‘Most are illiterate so we’ve had to adapt the plot and put our own language in. The play’s a bit violent and we’ve kept the cursing to a minimum,’ he explains. ‘But, y’know, it’s Shakespeare.’ William is imprisoned in Maghaberry on a life sentence.

Macbeth’s themes of treachery, lust for power and prophetic downfall may seem insensitive or inappropriate for the environment, but these elements provide the project’s rehabilitative thrust.

'Mickey B'‘We’ve added a scene in the film's conclusion which emphasises the cyclical nature of violence,' says Magill.

‘It’s to show that if you achieve your ends using violent means, you will have to face the consequences, come what may.’

The screenplay for Mickey B, developed and revised again and again by prisoners, allows the cast to safely explore past misdeeds through collaborative and creative play, acting as an alternative method of educating non-traditional learners.

Props like shanks and blades have been constructed by Prison Warden Peter. Fashioned from plastic and wood, they are kept under lock and key when not in use.

The prop and set design are but two of the production tasks that staff and prisoners have toiled and troubled over, the complete list including gaffer work, storyboarding, continuity and music production.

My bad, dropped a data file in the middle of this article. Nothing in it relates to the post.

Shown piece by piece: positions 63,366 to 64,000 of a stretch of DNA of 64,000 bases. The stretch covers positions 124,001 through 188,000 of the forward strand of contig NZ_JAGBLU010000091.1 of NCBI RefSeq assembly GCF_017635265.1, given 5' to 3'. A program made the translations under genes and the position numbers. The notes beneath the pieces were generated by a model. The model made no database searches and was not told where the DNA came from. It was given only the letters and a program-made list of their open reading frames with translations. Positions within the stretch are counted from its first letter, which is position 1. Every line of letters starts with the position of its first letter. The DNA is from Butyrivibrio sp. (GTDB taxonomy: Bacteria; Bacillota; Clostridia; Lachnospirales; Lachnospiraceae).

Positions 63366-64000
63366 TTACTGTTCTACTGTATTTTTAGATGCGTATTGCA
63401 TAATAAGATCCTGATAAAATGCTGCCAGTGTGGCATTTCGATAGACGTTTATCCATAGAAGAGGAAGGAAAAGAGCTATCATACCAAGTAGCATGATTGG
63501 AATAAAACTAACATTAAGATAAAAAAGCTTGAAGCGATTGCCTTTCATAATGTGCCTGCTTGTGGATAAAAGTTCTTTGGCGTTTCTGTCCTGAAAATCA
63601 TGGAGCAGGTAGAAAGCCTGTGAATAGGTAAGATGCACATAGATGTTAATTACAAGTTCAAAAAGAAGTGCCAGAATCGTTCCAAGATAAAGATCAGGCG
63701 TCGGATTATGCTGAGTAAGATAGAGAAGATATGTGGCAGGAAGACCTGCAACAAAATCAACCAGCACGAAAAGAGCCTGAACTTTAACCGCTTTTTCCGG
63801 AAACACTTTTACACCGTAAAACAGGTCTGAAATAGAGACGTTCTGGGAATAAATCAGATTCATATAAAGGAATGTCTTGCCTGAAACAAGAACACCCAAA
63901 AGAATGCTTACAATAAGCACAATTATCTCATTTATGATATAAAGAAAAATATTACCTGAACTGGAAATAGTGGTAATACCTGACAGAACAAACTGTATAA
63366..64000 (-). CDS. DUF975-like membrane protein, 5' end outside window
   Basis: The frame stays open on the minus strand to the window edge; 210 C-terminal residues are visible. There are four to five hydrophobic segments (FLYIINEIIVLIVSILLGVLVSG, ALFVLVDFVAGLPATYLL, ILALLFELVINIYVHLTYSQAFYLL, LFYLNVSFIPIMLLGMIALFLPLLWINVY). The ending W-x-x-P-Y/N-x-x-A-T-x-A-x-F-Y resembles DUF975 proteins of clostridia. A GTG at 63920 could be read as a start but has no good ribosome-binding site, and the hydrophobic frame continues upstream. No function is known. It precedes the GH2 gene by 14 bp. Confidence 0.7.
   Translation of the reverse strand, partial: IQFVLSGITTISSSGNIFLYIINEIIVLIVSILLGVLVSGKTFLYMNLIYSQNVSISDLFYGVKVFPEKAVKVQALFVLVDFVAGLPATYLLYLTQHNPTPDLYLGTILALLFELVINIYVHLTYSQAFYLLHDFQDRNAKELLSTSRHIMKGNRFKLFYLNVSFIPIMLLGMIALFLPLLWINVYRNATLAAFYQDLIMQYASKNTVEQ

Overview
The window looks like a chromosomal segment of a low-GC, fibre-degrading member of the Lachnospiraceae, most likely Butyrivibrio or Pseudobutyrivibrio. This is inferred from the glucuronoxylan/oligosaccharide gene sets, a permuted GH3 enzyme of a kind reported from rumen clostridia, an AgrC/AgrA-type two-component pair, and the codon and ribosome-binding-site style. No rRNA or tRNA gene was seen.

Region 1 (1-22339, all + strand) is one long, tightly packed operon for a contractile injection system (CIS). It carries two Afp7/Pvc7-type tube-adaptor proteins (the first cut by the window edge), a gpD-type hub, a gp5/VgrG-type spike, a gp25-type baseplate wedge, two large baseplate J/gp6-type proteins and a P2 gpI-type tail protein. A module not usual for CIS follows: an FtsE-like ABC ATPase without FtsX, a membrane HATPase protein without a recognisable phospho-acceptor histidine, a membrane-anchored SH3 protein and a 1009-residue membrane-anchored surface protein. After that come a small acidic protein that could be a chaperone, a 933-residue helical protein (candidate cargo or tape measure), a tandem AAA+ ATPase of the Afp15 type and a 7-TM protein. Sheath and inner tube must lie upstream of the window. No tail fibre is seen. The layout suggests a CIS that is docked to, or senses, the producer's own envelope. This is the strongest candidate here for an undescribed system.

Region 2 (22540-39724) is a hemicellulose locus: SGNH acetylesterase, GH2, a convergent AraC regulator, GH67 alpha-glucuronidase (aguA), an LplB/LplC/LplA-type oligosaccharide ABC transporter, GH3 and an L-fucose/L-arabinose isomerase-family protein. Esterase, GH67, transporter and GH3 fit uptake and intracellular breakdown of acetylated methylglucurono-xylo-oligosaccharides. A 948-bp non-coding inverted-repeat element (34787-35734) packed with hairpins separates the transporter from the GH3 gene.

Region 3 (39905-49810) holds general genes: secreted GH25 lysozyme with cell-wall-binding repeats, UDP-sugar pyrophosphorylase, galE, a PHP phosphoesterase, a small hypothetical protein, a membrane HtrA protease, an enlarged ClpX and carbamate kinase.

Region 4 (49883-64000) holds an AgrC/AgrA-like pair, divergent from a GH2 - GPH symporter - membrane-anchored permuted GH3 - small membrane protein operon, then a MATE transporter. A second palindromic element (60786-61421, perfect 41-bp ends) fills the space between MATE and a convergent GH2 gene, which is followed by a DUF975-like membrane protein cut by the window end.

The filming of Act 2, Scene 3, in which King Duncan is found slain in his bed, takes place in a replica of one Maghaberry’s 745 single cells; 13x7ft with an open top to allow high-angle shots.

Prisoner Anthony has spent time in both Hydebank and Magilligan prisons, and describes the ESC’s drama as ‘one of the best things’ he has been involved in.

Young men held in HMP Maghaberry make up the cast of 'Mickey B'On the set, amidst monitored rowdiness and blunt banter, he says that most prisoners have never been involved in a constructive project of this scale before and that one of the big benefits is being allowed to participate in something that brings individual skills like joinery, brickwork and media together.

The filming of Mickey B takes place before the opening of Maghaberry’s new multimedia suite, a facility aimed at training both inmates and staff in film and new media, to provide a greater range of more satisfying job opportunities for prisoners who serve their sentences.

This rather idyllic picture is an anathema to those who believe that incarcerated persons relinquish the right to recreation; that inmates lose such privilege by virtue of being imprisoned in the first place.

‘I’ve encountered that view in the past,’ says Magill.

‘I answer it thus: as one prisoner so eloquently put it, "if people ignore us and let us do our time behind the doors, we will take as many drugs as possible to pass the time, and come out the other end even worse".’

‘At the moment it costs £86,000 to keep one man in prison for one year. £86,000 of taxpayers' money.

‘Within 24 months of release, 67% of prisoners reoffend. I feel compelled to try and reduce the level of recidivism in our prisons. If we can reduce it by one person, that means one less victim.’

Kiran Acharya

*names have been changed in this article to protect the identities of those involved.